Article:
“Sometimes when our hearts are broken, we want to find someone new to love us as soon as possible. This is natural – but unwise…”- Relationship counsellor and clinical sexologist, Leandie Buys.

In the excerpt from Seasons of Sex below, Leandie Buys discusses how to start your life over again after divorce, and what important questions you need to ask yourself before you’re ready to move on.


Don’t look for love immediately – heal yourself first

Sometimes when our hearts are broken, we want to find someone new to love us as soon as possible. This is natural – but unwise.

Rather embrace your single life wholeheartedly for six months or so. Discover who YOU are again. Learn about yourself as a single person. You’ll know you’re starting to heal from your heartache when you can get through a whole day without thinking about your ex.

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Tips for grieving after a breakup or divorce:

1.    Don’t fight your feelings

It’s normal to have lots of ups and downs, and feel many conflicting emotions, including anger, resentment, sadness, relief, fear, and confusion. It’s important to identify and acknowledge these feelings. While these emotions will often be painful, trying to suppress or ignore them will only prolong the grieving process.

Embrace your feelings
Embrace your feelings
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2.    Talk about how you’re feeling

Even if it is difficult for you to talk about your feelings with other people, it is very important to find a way to do so when you are grieving. Knowing that others are aware of your feelings will make you feel less alone with your pain and will help you heal. Journaling can also be a helpful outlet for your feelings.

3.    Remember that moving on is the end goal

Expressing your feelings will liberate you in a way, but it is important not to dwell on the negative feelings or to over-analyse the situation. Getting stuck in hurtful feelings like blame, anger and resentment will rob you of valuable energy and prevent you from healing and moving forward.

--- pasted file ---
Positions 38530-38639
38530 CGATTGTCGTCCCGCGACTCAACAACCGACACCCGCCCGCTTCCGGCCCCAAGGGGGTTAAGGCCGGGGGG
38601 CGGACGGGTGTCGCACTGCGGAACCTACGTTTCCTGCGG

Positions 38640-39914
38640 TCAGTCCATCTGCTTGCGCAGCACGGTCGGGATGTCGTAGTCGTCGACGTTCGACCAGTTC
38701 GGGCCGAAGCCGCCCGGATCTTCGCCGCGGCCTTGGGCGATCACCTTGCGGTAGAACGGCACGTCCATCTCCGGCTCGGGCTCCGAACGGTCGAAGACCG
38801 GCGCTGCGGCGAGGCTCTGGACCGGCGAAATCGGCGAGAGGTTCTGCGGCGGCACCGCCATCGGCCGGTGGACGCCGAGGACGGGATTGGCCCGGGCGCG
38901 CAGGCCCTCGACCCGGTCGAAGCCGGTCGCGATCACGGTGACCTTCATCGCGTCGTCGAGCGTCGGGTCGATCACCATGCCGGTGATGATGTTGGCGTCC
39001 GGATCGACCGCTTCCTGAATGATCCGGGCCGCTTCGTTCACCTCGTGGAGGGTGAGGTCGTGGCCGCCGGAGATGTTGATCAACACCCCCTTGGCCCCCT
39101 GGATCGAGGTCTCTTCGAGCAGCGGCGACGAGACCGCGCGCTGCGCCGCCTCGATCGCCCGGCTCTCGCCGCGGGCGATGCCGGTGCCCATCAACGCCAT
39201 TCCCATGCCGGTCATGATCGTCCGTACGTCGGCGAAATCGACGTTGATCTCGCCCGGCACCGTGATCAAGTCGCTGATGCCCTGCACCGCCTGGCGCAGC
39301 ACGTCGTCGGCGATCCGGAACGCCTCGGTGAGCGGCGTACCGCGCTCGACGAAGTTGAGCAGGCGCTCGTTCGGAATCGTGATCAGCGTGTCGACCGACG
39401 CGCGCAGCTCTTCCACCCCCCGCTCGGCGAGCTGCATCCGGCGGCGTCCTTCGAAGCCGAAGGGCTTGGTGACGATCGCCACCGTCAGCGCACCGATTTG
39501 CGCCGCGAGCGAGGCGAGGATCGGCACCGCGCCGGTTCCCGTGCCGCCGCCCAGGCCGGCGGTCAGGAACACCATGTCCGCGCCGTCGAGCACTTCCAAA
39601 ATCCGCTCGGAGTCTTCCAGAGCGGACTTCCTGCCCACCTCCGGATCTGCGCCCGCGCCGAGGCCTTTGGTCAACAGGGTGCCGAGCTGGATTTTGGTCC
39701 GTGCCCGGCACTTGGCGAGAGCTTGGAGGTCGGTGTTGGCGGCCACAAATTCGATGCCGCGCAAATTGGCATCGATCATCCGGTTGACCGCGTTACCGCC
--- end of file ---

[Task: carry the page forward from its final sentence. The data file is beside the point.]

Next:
4.    Remind yourself that you still have a future

When you commit to another person, you create many hopes and dreams. It’s hard to let these dreams go. As you grieve the loss of the future you once envisioned, be encouraged by the fact that new hopes and dreams will eventually replace your old ones.

You still have a future
You still have a future
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5.    Spend time with people who support, value, and energise you

As you consider who to reach out to, choose wisely. Surround yourself with people who are positive and who truly listen to you. It’s important that you feel free to be honest about what you’re going through, without worrying about being judged, criticized, or told what to do.

6.     Get outside help if you need it

If reaching out to others doesn’t come naturally, consider seeing a counsellor or joining a support group. The most important thing is that you have at least one place where you feel comfortable opening up.

7.     Cultivate new friendships

If you feel like you have lost your social network along with the divorce or breakup, make an effort to meet new people. Join a networking group or special interest club, take a class, get involved in community activities, or volunteer at your school, synagogue, or church.

Lessons Learned
Lessons Learned
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Important lessons to learn from a divorce or breakup – acknowledge the part you played

In times of emotional crisis, there is an opportunity to grow and learn. Just because you are feeling emptiness in your life right now, doesn’t mean that nothing is happening or that things will never change.

Consider this period a time-out, a time for sowing the seeds for new growth. You can emerge from this experience knowing yourself better and feeling stronger.

In order to fully accept a breakup and move on, you need to understand what happened and acknowledging the part you played. It’s important to understand how the choices you made affected the relationship. Learning from your mistakes is the key to not repeating them.

Some questions to ask yourself:

  • Step back and look at the big picture. How did you contribute to the issues in the relationship?
  • Do you tend to repeat the same mistakes or choose the wrong person in relationship after relationship?
  • Think about how you react stress and deal with conflict and insecurities. Could you act in a more constructive way?
  • Consider whether or not you accept other people the way they are, not the way they could or “should” be.
  • Examine your negative feelings as a starting point for change. Are you in control of your feelings, or are they in control of you?